Trump Can’t Cut Off Berkeley’s Funds by Himself. His Threat Still Raised Alarm.

February 03, 2017

President Trump at the National Prayer Breakfast on Thursday. Earlier that morning, he tweeted his annoyance with Berkeley's decision, amid violent protests, to cancel a conservative speaker's talk. The tweet may have carried a hollow threat, but it put universities on notice that they need to tread carefully in free-speech controversies.
Back in October, when President Trump vowed to "end" political correctness on college campuses, it was unclear how the then-presidential candidate planned to go about doing that.

On Thursday, he dropped a hint: He threatened to cut off federal funding to the University of California at Berkeley after violent protests there prompted campus leaders to call off a talk by a far-right provocateur.

Milo Yiannopoulos is a Breitbart News editor and Trump supporter who has for months traveled to campuses to give talks that often draw protests and have sometimes resulted in violence. He was once permanently banned from Twitter for his role in a harassment campaign against the actress Leslie Jones, and he has drawn heavy fire for his insulting comments about feminists, Black Lives Matters protesters, Islam, and topics he considers part of leftist ideology.

Mr. Yiannopoulos was scheduled to speak on Berkeley’s campus late Wednesday, as part of his "Dangerous Faggot" tour, and more than 1,500 students gathered outside the venue to peacefully protest. Then about 100 additional protesters — mostly nonstudents, Berkeley officials said — joined the fray and hurled smoke bombs, broke windows, and started fires. The violence forced the campus police to put Berkeley on lockdown and led university leaders to cancel the event.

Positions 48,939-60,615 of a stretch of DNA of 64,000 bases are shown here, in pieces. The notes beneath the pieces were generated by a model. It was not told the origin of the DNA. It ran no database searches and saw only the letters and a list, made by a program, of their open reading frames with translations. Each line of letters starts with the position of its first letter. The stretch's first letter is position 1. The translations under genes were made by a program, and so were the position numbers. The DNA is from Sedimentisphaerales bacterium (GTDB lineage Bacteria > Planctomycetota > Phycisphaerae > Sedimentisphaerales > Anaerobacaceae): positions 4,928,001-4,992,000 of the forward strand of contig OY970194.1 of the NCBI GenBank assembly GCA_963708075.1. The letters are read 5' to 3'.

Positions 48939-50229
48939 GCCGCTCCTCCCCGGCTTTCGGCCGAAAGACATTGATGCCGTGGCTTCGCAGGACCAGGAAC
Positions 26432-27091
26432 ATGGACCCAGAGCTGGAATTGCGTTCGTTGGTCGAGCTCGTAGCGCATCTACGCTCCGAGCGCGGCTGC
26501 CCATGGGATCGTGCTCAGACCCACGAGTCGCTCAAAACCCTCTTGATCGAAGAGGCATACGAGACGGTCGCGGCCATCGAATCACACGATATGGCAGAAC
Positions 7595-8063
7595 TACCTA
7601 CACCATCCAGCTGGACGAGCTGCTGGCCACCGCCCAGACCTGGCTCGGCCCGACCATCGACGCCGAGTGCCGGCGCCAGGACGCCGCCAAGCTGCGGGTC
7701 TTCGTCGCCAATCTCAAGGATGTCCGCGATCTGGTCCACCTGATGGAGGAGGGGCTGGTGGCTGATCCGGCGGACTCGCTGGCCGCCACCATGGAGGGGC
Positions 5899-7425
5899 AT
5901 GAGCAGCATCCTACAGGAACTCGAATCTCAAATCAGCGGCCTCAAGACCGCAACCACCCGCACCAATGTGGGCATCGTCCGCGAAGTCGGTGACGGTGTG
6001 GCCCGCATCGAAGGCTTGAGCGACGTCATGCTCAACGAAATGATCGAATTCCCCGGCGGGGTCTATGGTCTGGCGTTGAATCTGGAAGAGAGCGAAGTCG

The following morning, a political commentator suggested on Fox & Friends First that President Trump should take away Berkeley’s federal funding. Shortly thereafter, Mr. Trump decided to weigh in.

Not surprisingly, Mr. Yiannopoulos liked that idea. On Facebook Thursday, he linked to a Breitbart article about the federal money Berkeley receives, adding, "Cut the whole lot, Donald J. Trump."

Others were quick to condemn the president’s threat. U.S. Rep. Barbara Lee, a California Democrat whose district includes the Berkeley campus, tweeted back: "President Trump doesn’t have a license to blackmail universities. He’s the president, not a dictator, and his empty threats are an abuse of power."

Later, in a statement, Ms. Lee said Mr. Yiannopoulos "has made a career of inflaming racist, sexist and nativist sentiments." Meanwhile, she wrote, "Berkeley has a proud history of dissent and students were fully within their rights to protest peacefully."

Could Mr. Trump take away a university’s federal funding for what he sees as a violation of the First Amendment? Not on his own, and not entirely, some scholars say, though there are ways he could advocate for cutting some of it.

Regardless, Mr. Trump’s singling out of Berkeley is worth paying attention to, they say, because it serves as a message to other campus officials that they may soon be put in the position of responding to the president’s social-media whims.

How Berkeley Prepared

Berkeley’s chancellor, Nicholas B. Dirks, went to great lengths last week to explain why the university would not give in to demands to cancel Mr. Yiannopoulos’s appearance. The First Amendment, the chancellor wrote, does not allow the university to censor or prohibit such events.

"In our view, Mr. Yiannopoulos is a troll and provocateur who uses odious behavior in part to ‘entertain,’ but also to deflect any serious engagement with ideas," Mr. Dirks wrote.

But, he added, "we are defending the right to free expression at an historic moment for our nation, when this right is once again of paramount importance." Mr. Dirks went on to warn that the university "will not stand idly by" if anyone tries to violate university policies by disrupting the talk.